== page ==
Stefan Boness’ Southern Street is the latest in a series of books by the Berlin and Manchester based photojournalist that deals with urban development within present-day Manchester
The book shows a single street within the Salford area of Manchester. The Victorian redbrick terraced houses that line the street appear to be uniform; they are all load-bearing brick, all ‘one up-one down’ and they are all boarded-up awaiting demolition.
The initial introduction is followed up with a series of photographs of Southern Street, which take the reader along the road, witnessing each abandoned house, culminating in their demolition and the emptiness left behind in the spaces where the homes once stood.
In the introduction Boness asks the reader to search for the personal touches on each building facade. This close inspection gives the reader a sense of the lifestyle, culture and interests of the people who once lived in these condemned dwellings.
Rather than another glorification of the beauty in poverty, Southern Street illustrates a disappearing cultural heritage in Britain due to housing schemes such as the now abandoned Pathfinder Scheme. This was established in 2002 in order to regenerate housing in nine key areas across Britain, through refurbishment, clearance and replacement.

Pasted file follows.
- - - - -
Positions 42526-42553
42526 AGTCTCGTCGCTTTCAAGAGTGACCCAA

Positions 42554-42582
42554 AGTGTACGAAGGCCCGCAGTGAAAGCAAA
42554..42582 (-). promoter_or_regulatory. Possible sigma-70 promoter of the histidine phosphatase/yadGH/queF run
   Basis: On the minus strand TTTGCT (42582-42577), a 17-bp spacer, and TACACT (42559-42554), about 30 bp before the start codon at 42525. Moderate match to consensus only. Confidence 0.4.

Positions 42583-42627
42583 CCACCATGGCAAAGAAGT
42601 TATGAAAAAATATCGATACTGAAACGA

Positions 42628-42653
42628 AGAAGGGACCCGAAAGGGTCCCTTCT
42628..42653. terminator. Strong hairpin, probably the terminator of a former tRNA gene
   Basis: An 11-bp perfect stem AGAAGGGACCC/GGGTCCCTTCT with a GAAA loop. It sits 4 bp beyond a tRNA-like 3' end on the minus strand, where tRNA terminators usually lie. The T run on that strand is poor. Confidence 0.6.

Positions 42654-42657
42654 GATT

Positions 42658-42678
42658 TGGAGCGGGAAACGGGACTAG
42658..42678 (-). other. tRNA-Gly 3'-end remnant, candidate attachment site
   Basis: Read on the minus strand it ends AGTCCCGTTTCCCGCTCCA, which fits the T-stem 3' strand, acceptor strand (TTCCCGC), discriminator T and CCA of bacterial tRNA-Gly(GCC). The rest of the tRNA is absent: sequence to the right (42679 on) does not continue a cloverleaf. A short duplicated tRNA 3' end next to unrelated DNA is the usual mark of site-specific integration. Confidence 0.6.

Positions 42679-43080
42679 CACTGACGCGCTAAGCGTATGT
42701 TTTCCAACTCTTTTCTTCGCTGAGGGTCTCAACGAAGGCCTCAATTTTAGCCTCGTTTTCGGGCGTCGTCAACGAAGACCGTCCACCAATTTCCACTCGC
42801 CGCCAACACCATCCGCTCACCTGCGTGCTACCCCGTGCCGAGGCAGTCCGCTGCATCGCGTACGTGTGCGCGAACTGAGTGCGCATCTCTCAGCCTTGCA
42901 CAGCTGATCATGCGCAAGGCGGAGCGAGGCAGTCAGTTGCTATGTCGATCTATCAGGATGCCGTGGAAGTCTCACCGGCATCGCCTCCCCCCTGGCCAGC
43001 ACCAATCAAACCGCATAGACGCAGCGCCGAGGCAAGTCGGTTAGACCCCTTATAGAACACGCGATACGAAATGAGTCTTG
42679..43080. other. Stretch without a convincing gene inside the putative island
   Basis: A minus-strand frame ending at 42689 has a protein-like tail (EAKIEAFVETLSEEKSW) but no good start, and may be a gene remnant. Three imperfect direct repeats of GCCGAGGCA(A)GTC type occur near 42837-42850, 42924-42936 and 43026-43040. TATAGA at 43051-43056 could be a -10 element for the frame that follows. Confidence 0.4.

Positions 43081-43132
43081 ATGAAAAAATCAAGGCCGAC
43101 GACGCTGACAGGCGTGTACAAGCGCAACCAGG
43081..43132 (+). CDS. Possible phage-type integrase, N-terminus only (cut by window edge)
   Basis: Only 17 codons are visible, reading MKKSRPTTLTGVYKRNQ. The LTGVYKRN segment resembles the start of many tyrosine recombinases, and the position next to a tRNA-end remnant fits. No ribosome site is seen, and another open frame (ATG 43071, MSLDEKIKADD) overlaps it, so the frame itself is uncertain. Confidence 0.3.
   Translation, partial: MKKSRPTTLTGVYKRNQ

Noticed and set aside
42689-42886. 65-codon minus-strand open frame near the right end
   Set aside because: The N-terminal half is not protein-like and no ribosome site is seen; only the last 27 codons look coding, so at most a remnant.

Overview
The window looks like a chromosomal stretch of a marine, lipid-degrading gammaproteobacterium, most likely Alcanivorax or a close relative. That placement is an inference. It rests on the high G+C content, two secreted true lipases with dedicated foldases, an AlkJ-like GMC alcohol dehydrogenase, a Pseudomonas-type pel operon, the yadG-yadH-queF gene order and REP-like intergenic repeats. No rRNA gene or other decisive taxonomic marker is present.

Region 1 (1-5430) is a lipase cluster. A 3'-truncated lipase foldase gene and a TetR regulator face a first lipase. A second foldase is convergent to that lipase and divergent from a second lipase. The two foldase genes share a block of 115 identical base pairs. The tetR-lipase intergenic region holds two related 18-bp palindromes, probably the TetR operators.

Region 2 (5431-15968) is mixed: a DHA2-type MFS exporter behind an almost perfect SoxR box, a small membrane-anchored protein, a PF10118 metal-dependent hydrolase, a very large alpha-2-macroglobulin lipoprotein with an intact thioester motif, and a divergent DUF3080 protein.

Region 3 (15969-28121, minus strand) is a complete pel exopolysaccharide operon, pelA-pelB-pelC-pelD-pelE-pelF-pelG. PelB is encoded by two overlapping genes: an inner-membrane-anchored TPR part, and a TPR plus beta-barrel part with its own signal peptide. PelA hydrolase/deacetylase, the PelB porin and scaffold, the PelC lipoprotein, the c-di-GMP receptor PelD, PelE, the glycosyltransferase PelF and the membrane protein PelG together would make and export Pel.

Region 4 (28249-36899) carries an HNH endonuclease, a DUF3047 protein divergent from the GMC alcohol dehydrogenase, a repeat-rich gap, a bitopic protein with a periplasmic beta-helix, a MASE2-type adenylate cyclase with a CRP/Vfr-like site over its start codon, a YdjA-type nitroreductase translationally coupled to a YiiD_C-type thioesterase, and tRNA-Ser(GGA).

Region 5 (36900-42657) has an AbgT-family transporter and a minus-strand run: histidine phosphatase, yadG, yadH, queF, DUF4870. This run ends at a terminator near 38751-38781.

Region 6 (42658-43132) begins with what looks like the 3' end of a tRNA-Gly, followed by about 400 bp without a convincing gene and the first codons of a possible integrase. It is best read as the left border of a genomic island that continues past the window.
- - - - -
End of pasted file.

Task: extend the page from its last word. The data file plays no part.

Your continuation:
Thus the book addresses the immense urban and social changes that have and are still taking place in post-industrial Britain. The houses can be conceived as beautiful and as the articulation of personality in repetitive architecture. Yet in doing this they ultimately become a metaphor for the nostalgia created by the societal transformation that occurred during the privatisation of British industry during the seventies and eighties.
By repeating a similar image over the course of forty pages, Southern Street is addressing the consequences of poor planning and the unforeseen consequences of housing regeneration schemes.